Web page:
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Season’s tallest Durga idol sets sail for USA

11 August, 2021 16:57:51
Season’s tallest Durga idol sets sail for USA

Representative image

Bengal’s biggest annual festival, Durga Puja is almost knocking at the door but a majority of idol makers in Kumartuli are still uncertain of the future. With doctors crying hoarse over an “impending” Covid-19 third wave, a majority of puja organisers are either holding back or cancelling pre-booked orders. Despite the gloomy scenario, artisans are hopeful of a turnaround following a dip in Covid cases in the US and European nations. They are waiting for government relaxations of Covid protocol so that overseas business can pick up. Meanwhile, a couple of Durga idols have already set sail for different destinations abroad.

Artist and clay modeller Kaushik Basu has carved out a 10-feet tall idol of Goddess Durga which has been shipped to the United States. The idol, purportedly the tallest one in the expatriate Indian community, has been created for the Indian puja organizers at San Francisco. Basu has sculpted another equally huge Durga idol for the puja organizers at Berlin, Germany. Basu’s family is the largest exporter of Durga idols from Kumartuli. 

The puja organizers of San Francisco had requested Basu to make the fiberglass idol a bit taller than the standard size (usually between 6 to 8 feet). The 10 feet tall and 20 feet broad fiberglass Durga idol resembles a clay model.  Basu is making 15 idols this year, all ordered by members of Indian communities abroad. He said due to the possibility of damage to a taller idol, both artists and organisers usually prefer idols within 6 feet height. His mammoth Durga model sold for a whooping Rs 4.5 lakhs.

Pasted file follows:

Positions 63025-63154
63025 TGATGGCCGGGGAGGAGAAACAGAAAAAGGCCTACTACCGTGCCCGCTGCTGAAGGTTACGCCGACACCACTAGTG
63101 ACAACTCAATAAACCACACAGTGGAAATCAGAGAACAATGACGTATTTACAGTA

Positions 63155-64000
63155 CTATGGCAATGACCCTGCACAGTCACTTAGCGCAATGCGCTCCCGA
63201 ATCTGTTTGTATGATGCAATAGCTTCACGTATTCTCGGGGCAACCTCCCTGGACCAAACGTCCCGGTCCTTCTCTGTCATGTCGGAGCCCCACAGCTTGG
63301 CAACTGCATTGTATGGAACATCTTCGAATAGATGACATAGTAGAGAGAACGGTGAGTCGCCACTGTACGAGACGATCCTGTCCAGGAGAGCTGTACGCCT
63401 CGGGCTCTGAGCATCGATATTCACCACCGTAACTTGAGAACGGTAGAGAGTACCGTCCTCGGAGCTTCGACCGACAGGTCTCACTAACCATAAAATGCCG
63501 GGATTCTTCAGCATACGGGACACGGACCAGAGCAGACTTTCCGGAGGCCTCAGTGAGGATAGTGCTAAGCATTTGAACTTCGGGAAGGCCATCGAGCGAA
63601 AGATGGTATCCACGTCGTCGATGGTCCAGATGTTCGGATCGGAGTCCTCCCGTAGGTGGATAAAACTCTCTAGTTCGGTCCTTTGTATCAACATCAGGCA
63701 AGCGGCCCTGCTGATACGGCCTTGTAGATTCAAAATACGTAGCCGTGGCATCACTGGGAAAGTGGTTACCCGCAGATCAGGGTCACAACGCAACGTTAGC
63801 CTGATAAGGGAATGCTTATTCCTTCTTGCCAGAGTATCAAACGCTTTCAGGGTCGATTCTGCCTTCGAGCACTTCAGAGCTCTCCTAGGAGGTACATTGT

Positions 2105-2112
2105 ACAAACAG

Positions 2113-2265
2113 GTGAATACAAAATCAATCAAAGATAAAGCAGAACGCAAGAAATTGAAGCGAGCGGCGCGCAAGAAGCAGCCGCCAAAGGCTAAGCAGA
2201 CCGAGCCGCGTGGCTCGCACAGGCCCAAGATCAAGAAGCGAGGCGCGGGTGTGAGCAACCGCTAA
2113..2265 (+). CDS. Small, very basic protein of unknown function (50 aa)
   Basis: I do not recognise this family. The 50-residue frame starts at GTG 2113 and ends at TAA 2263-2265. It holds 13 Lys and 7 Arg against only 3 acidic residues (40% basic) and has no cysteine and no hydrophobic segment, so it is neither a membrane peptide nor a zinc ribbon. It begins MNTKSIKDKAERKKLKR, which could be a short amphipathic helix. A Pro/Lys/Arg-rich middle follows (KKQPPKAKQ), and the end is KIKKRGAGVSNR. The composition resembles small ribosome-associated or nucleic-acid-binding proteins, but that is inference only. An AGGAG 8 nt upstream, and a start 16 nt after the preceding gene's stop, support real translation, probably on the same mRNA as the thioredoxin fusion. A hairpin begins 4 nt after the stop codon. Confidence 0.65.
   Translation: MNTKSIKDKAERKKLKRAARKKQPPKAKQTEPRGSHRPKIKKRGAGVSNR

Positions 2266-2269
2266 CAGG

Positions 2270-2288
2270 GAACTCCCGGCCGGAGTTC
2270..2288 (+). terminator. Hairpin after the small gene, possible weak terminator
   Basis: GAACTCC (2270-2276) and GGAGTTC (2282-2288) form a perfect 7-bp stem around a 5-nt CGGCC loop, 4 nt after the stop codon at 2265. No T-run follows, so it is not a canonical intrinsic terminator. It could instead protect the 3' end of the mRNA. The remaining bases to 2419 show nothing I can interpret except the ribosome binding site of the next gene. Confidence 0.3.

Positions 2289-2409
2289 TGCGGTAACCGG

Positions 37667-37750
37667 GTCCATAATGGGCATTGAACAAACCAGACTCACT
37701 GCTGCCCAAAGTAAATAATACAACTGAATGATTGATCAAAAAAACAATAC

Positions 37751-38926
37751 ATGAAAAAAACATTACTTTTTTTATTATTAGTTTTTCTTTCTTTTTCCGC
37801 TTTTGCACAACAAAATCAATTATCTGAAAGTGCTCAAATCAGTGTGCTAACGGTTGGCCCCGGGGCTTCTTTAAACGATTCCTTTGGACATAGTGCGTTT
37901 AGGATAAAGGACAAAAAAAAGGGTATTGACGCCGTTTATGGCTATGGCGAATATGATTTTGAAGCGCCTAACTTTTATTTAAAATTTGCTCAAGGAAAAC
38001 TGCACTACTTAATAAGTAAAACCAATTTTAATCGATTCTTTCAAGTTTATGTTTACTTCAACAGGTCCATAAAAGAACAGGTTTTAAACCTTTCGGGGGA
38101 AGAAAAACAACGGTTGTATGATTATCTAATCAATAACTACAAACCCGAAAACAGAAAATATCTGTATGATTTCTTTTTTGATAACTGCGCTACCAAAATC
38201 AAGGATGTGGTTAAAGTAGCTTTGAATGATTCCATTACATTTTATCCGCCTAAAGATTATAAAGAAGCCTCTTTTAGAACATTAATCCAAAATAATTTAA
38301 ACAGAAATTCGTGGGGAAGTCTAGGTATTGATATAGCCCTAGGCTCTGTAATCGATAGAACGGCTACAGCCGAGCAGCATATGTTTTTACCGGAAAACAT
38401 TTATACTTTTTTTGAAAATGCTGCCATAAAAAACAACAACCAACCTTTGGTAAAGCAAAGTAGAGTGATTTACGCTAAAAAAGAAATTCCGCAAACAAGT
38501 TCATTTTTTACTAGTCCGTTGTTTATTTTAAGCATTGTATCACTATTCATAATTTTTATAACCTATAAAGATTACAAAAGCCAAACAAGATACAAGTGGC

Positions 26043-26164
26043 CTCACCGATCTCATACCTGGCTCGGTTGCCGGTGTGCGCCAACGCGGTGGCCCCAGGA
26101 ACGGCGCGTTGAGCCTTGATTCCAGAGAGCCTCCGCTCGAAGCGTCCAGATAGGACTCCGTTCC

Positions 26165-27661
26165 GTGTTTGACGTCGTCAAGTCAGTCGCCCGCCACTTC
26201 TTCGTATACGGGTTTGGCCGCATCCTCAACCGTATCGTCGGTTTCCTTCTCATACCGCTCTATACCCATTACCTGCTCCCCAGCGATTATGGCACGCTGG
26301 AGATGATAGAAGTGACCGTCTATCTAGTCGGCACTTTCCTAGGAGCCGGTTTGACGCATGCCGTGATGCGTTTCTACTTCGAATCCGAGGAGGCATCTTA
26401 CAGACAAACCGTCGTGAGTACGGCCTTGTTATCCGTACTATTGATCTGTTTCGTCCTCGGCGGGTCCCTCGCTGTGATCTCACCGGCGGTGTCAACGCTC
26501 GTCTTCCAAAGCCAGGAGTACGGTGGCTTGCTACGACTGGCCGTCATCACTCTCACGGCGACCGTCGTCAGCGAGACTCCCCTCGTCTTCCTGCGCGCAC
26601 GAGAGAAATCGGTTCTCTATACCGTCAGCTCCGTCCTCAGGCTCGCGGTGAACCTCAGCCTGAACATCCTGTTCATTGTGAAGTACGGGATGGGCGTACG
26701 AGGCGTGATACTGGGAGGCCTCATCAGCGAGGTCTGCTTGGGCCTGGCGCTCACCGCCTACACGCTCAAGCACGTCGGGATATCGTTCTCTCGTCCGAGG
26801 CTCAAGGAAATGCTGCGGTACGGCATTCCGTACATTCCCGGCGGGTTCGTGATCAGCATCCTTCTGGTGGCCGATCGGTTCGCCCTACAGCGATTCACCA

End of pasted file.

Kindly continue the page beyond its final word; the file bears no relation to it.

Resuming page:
Overseas sales picked up this year after partially lifting Covid-19 restrictions. The clay modeller said 40-50 idols were made for overseas pujas in Kumartuli this year, unlike half of that figure last year. Kaushik and his team members followed all Covid protocol right from the time he began work on the idols. After completion, respective courier companies sent their representatives who fumigated the idols before packing them carefully in large wooden chests. And then it was time for the artist to bid goodbye to his labour of love. His sales have inspired other artisans as well who are trying to erase the horrifying days of lockdown from memory and get down to work sincerely dreaming of a better future. Meanwhile, sales are picking up slowly. 

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